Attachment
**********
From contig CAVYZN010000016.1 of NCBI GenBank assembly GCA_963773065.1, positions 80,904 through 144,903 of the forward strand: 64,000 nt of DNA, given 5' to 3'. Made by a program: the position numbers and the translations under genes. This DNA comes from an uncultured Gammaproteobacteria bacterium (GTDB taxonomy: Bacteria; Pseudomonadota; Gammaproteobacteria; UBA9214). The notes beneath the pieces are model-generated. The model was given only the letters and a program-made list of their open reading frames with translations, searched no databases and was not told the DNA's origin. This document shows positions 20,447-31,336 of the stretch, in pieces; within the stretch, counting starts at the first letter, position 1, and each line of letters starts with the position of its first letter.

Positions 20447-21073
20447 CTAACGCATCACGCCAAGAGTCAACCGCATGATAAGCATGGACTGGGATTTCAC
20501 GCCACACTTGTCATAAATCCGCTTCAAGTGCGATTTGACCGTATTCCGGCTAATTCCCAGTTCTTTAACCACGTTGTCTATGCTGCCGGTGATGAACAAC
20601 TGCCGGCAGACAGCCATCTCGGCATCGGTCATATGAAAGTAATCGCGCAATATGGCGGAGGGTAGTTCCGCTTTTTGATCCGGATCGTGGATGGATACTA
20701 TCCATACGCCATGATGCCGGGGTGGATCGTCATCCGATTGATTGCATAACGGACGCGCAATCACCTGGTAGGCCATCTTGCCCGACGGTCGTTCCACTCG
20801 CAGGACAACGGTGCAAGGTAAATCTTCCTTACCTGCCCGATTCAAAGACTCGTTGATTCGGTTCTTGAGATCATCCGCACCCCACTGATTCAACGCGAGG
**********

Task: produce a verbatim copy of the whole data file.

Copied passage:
From contig CAVYZN010000016.1 of NCBI GenBank assembly GCA_963773065.1, positions 80,904 through 144,903 of the forward strand: 64,000 nt of DNA, given 5' to 3'. Made by a program: the position numbers and the translations under genes. This DNA comes from an uncultured Gammaproteobacteria bacterium (GTDB taxonomy: Bacteria; Pseudomonadota; Gammaproteobacteria; UBA9214). The notes beneath the pieces are model-generated. The model was given only the letters and a program-made list of their open reading frames with translations, searched no databases and was not told the DNA's origin. This document shows positions 20,447-31,336 of the stretch, in pieces; within the stretch, counting starts at the first letter, position 1, and each line of letters starts with the position of its first letter.

Positions 20447-21073
20447 CTAACGCATCACGCCAAGAGTCAACCGCATGATAAGCATGGACTGGGATTTCAC
20501 GCCACACTTGTCATAAATCCGCTTCAAGTGCGATTTGACCGTATTCCGGCTAATTCCCAGTTCTTTAACCACGTTGTCTATGCTGCCGGTGATGAACAAC
20601 TGCCGGCAGACAGCCATCTCGGCATCGGTCATATGAAAGTAATCGCGCAATATGGCGGAGGGTAGTTCCGCTTTTTGATCCGGATCGTGGATGGATACTA
20701 TCCATACGCCATGATGCCGGGGTGGATCGTCATCCGATTGATTGCATAACGGACGCGCAATCACCTGGTAGGCCATCTTGCCCGACGGTCGTTCCACTCG
20801 CAGGACAACGGTGCAAGGTAAATCTTCCTTACCTGCCCGATTCAAAGACTCGTTGATTCGGTTCTTGAGATCATCCGCACCCCACTGATTCAACGCGAGG